To get more home buyers moving, they’re going to need more choices of homes for sale. Pending home sales recorded no change in April, a month that is typically one of the busiest times of the year in home sales.
The latest reading from the National Association of REALTORS®’ Pending Home Sales Index—a forward-looking indicator of home sales based on contract signings—showed contract signings flat in April compared to March. Nevertheless, contract signings are 20.3% below last year’s bustling pace.
“Not all buying interests are being completed due to limited inventory,” says Lawrence Yun, NAR’s chief economist. “Affordability challenges certainly remain and continue to hold back contract signings, but a sizable increase in housing inventory will be critical to get more Americans moving.”
Existing-home sales in April posted a 3.4% month-over-month drop in April, NAR reported last week. The housing market has remained sensitive to ongoing inventory shortages and even recent small fluctuations in mortgage rates, economists say.
A bright spot for the housing market lately has been the new-home market, which has been answering the call by providing inventory to buyers starved for greater choices. New-home sales jumped about 4% in April and are now 11.8% above a year ago, the Commerce Department reported this week.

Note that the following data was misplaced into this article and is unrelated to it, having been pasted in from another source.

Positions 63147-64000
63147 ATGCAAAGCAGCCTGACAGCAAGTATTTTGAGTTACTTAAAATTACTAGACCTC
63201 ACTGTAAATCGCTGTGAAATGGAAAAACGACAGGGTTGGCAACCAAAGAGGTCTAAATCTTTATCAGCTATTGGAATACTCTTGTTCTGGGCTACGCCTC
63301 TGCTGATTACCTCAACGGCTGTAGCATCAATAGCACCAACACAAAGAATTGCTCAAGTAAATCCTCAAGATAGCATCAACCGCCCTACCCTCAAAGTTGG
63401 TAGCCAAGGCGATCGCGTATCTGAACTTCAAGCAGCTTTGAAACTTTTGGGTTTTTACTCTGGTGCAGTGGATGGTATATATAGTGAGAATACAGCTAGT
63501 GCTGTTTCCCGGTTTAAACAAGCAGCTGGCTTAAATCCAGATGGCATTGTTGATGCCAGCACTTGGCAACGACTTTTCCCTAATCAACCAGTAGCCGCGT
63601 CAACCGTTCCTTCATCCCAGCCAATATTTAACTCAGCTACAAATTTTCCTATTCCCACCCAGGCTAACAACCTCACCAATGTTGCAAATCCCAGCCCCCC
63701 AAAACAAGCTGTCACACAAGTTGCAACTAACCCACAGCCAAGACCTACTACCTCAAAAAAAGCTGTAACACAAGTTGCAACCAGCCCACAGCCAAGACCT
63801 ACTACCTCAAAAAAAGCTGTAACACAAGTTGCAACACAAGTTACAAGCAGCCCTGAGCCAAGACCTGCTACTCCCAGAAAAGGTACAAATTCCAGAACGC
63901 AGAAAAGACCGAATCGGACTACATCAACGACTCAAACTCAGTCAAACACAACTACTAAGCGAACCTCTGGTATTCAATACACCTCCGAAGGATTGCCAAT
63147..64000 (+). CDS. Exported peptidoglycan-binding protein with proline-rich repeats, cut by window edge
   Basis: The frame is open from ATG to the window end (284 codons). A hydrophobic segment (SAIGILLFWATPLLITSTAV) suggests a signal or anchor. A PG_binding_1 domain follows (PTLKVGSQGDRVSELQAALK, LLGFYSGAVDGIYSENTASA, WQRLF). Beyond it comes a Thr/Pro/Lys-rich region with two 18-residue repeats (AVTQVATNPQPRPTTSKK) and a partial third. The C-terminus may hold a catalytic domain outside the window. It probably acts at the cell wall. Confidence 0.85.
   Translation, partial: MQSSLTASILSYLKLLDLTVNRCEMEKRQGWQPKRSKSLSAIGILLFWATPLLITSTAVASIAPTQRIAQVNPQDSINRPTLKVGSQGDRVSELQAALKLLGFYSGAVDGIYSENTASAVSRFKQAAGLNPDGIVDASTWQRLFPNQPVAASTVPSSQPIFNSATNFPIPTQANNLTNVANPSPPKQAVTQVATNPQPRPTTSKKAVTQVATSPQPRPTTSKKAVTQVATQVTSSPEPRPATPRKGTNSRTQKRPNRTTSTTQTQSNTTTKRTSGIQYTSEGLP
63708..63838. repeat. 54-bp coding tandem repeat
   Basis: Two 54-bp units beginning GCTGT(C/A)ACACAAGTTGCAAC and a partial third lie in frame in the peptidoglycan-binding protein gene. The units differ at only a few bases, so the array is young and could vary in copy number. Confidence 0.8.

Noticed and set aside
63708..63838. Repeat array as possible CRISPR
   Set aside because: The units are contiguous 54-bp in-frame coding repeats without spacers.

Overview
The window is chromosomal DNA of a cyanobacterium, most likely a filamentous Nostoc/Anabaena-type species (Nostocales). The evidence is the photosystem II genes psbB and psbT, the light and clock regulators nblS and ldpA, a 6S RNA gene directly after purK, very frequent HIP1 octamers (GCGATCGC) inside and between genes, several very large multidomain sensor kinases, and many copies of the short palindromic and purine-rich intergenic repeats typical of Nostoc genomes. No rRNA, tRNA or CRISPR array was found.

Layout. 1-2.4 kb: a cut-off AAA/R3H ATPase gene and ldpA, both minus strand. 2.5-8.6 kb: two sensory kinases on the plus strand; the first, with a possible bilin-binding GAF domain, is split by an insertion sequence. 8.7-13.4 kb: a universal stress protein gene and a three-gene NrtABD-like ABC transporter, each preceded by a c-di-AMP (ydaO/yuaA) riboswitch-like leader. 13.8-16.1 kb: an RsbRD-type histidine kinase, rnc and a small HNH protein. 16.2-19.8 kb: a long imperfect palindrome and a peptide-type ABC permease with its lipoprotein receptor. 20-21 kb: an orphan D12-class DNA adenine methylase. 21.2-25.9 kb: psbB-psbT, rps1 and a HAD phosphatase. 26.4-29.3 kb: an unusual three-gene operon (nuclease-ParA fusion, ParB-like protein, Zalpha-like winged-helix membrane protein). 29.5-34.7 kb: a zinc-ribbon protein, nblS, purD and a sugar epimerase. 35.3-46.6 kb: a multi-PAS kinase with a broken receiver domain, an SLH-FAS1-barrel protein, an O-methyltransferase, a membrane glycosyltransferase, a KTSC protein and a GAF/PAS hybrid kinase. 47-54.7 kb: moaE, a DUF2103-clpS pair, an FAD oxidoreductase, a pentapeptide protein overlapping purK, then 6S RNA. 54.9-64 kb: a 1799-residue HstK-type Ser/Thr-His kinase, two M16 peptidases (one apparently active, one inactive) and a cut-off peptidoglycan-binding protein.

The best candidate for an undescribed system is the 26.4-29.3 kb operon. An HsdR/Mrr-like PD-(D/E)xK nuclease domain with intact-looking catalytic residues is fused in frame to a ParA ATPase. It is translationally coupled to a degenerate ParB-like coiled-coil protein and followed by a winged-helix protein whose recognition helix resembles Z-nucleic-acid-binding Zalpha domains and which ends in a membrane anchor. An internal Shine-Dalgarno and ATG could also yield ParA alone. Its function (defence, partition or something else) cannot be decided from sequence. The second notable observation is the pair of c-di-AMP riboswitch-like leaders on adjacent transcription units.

Builders are using incentives to attract buyers to new-home sites. Fifty-four percent of builders offered some type of incentive to help ramp up sales in May, according to the National Association of Home Builders. Those builder incentives often included reducing mortgage payments, like covering closing costs and mortgage rate buydowns.
Twenty-seven percent of builders also said they dropped their prices in May, the builder’s trade group notes. The median new home sale price dropped in April to $420,800, an 8% decrease compared to a year ago.
Three of the four major U.S. regions posted monthly increases last month in pending home sales, with the Northeast being the sole region that saw a decrease. However, all four regions saw year-over-year declines in transactions.
“Minor monthly variations in regional activity are typical,” Yun says. “However, cumulative results over many years clearly point toward a much greater number of home sales in the South.”
In using 2001 as a historical benchmark for sales performance, the South’s pending home sales activity is similar to 2001, Yun notes. On the other hand, the Midwest region’s activity has fallen 22% in that time. The Northeast and Western regions are about 40% lower than they were in 2001, Yun says.